Nan-Hui Jo is a proud and devoted Korean single mother, an avid photographer, and writer of children’s books. She loves to spend time with her daughter, take photos, and visit places alongside the ocean.
In 2009, Nan-Hui fled to Korea with her daughter to escape physical and emotional abuse by the father of the child, a combat veteran of the Iraq War with PTSD and anger issues. Using a common manipulation tactic to control a partner’s attempts to regain independence, her ex-partner reported Nan-Hui for child abduction. When Nan-Hui landed in Hawai’i with her daughter in July 2014, she was handcuffed, arrested, and immediately separated from her daughter in an operation that involved Yolo County Child Abduction Unit, Honolulu Police Department, Customs and Border Protection (CBP) and the International Criminal Police Organization (Interpol). Nan-Hui has not been able to see her daughter since. She has also been placed under an immigration hold issued by CBP and enforced by ICE.
Nan-Hui’s former partner has publicly testified about his repeated violence against her, confirming at least one incident of physical assault. He has also, on two separate occasions, broken his hand while punching the wall by her head, and again when punching the car’s steering wheel when she was in the car with him. When Nan-Hui fled and attempted to rebuild her life, he “sent emails saying he was ‘considering spending thousands of dollars on a scary bounty hunter.” It must be noted that domestic violence thrives behind closed doors, away from the eyes and ears of the public, and these incidents are simply the ones that have been publicly brought to light.
Nan-Hui and her daughter have an incredibly close and caring relationship. She named her daughter Vitz Da, meaning “all light” in Korean. Like many survivors of domestic violence, Nan-Hui has also been concerned about violence against her child. According to a study funded by the U.S. Department of Justice, 30 to 60% of perpetrators of intimate partner violence also abuse children in the household. Vitz Da, who lived in Korea for most of her life, has been abruptly disallowed any contact with her mother, and she is now under full custody of her White American father.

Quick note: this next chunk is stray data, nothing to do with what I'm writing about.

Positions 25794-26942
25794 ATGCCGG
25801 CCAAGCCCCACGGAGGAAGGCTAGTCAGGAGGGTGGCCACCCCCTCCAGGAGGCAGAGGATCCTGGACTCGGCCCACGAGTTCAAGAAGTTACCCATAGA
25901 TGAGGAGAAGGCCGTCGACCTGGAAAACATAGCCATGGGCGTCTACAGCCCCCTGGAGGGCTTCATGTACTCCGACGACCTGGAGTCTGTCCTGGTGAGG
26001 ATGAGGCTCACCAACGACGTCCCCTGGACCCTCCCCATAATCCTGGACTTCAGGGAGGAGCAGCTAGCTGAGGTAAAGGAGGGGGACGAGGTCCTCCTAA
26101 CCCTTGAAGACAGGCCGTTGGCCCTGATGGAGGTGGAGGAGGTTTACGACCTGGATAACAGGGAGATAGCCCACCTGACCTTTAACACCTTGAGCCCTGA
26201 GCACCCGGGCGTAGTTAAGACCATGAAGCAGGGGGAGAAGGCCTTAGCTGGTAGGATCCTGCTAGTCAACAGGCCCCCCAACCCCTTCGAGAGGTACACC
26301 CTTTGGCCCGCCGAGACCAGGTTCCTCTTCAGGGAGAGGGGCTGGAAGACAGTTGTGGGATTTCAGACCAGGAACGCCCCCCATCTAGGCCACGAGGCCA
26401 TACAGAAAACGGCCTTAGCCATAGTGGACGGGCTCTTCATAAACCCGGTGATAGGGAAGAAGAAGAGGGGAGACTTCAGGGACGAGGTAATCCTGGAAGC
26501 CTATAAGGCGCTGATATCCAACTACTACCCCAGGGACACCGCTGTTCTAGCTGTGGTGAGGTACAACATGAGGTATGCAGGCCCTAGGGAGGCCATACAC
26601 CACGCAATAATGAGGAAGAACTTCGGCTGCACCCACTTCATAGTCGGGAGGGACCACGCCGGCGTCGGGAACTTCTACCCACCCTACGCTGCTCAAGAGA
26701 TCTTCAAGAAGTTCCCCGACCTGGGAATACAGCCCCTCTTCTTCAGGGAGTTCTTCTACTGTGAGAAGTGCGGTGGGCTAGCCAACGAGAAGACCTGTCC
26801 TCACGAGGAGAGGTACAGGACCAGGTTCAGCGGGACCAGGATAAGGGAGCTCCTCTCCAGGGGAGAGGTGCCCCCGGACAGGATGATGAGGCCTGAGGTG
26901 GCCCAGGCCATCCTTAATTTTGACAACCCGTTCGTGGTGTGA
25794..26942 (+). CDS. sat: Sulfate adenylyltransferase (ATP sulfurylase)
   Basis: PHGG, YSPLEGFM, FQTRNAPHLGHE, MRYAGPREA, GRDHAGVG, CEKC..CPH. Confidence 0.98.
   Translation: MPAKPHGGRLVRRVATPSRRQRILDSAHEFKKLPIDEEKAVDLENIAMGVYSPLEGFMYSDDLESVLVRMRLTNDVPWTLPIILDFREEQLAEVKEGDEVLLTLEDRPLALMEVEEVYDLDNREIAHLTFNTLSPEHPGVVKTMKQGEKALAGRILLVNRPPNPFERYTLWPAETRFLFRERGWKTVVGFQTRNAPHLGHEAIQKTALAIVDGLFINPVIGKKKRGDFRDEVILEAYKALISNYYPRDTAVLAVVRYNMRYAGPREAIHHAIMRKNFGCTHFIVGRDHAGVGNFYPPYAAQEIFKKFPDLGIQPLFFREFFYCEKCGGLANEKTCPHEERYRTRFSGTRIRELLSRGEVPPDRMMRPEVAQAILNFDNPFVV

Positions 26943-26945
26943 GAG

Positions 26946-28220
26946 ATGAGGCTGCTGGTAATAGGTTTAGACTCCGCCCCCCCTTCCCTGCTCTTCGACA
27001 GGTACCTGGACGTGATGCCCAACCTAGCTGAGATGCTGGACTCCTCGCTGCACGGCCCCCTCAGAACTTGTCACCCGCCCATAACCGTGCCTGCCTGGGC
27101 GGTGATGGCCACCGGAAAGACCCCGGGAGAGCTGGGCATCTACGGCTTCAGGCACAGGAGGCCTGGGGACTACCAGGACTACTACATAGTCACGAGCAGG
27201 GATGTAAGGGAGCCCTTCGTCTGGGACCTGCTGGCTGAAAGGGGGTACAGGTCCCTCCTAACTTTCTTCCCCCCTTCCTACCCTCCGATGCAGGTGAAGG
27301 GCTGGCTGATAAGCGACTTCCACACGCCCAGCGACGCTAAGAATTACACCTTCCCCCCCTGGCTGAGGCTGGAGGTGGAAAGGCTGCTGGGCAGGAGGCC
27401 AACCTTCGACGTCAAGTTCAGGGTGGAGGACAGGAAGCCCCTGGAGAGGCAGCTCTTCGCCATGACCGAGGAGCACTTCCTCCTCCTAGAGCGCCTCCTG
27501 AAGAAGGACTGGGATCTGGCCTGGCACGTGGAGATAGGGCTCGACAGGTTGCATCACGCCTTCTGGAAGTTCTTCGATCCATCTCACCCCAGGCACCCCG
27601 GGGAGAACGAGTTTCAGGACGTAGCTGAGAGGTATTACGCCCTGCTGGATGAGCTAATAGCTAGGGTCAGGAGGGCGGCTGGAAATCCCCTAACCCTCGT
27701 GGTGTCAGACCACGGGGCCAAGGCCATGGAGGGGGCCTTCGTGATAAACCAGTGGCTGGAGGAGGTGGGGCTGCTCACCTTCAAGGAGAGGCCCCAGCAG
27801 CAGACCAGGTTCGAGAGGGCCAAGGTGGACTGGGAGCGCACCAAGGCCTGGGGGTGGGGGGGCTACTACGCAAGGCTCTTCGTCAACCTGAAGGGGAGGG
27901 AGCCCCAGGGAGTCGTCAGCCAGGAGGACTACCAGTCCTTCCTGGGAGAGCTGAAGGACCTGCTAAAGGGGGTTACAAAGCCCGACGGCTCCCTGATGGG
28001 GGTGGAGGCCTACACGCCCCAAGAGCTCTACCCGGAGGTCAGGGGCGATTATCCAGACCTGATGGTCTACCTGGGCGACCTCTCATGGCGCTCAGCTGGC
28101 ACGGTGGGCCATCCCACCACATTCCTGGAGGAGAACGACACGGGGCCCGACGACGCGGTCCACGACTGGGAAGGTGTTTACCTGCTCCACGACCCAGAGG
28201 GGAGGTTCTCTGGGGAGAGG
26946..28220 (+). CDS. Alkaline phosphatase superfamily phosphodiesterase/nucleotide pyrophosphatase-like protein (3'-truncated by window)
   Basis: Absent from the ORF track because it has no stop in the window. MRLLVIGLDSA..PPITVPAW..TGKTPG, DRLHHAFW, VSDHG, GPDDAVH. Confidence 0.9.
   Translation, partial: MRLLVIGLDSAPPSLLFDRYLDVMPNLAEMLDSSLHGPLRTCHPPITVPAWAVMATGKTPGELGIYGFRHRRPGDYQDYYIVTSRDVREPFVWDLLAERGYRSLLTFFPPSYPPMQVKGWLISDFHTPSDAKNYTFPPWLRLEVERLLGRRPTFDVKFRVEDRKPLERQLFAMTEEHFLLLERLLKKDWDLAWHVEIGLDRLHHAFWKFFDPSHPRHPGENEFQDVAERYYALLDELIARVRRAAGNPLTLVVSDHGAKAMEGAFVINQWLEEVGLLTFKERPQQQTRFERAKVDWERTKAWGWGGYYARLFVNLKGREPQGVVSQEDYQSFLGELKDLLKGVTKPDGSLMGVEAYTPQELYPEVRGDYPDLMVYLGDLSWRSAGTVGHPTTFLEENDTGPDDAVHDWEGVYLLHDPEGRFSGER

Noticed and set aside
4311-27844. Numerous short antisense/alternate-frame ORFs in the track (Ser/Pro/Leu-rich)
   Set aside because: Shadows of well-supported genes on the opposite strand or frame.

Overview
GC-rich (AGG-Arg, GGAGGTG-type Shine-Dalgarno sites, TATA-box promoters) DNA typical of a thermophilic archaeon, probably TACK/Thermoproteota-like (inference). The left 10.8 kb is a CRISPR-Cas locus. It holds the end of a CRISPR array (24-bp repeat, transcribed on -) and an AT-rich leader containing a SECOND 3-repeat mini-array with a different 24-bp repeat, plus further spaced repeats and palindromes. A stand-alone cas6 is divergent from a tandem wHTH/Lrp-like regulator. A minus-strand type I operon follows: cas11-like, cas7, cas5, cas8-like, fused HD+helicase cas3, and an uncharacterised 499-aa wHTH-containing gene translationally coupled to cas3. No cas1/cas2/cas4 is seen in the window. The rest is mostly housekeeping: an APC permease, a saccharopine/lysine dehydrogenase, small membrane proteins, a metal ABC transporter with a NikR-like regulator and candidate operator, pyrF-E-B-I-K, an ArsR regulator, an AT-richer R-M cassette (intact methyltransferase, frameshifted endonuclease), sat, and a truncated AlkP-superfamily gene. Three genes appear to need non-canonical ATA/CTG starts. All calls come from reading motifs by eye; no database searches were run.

Domestic violence is not just physical violence; it often involves “coercive control, economic abuse, emotional abuse, and/or sexual violence. It is intended to gain or maintain power and control over a romantic or intimate partner to intimidate, frighten, terrorize, humiliate, blame, or injure.” Nan-Hui’s former partner’s patterns of violence fit well into the prototypes of abusive partners, using different forms of power to control, manipulate, and smear their partners. Conflict in relationships is normal. Punching walls and hitting steering wheels to intimidate your partner, escalating into extreme physical assault, and threatening to use a bounty hunter is a pattern of abuse and violent behavior.
Nan-Hui was tried on December 15, 2014, for “child abduction,” and the trial resulted in a hung jury. The Yolo County District Attorney Steve Mount, however, pursued a retrial. He refused to acknowledge the importance of domestic violence in Nan-Hui’s case and instead, used all resources available to prosecute her. It is deeply disturbing how aggressively the Yolo County District Attorney’s Office, Customs & Border Protection (CBP), and Immigration & Customs Enforcement (ICE) is working to prosecute, criminalize and deport a single immigrant mother and survivor of domestic violence. Instead of being granted protection, survivors of domestic violence are often criminalized: the ACLU reports that of all incarcerated women in the United States, 85-90% have a history of domestic and sexual abuse. Survivors of domestic violence should not be punished for defending themselves, protecting their children, and rebuilding their lives from the violence of an abuser.
On March 3rd 2015, Nan-Hui was convicted of “child abduction” in her re-trial. On April 28, she was sentenced and released, only to be picked up by ICE agents right from the lobby of the county jail. She was incarcerated for the next three months in immigration detention at Yuba County Jail, where she and many other survivors like Rosa Martinez were held in poor conditions—women incarcerated at Yuba County Jail were held in an underground facility, where they receive little to no sunlight, and are only rarely and irregularly allowed outdoors. Nan-Hui was finally released on July 17, 2015.
Though we are overjoyed at Nan-Hui’s release, we know that this is but one step towards healing and full freedom for her and her daughter. We know that the struggle is far from over, and will continue to stand with Nan-Hui and all criminalized survivors of domestic violence.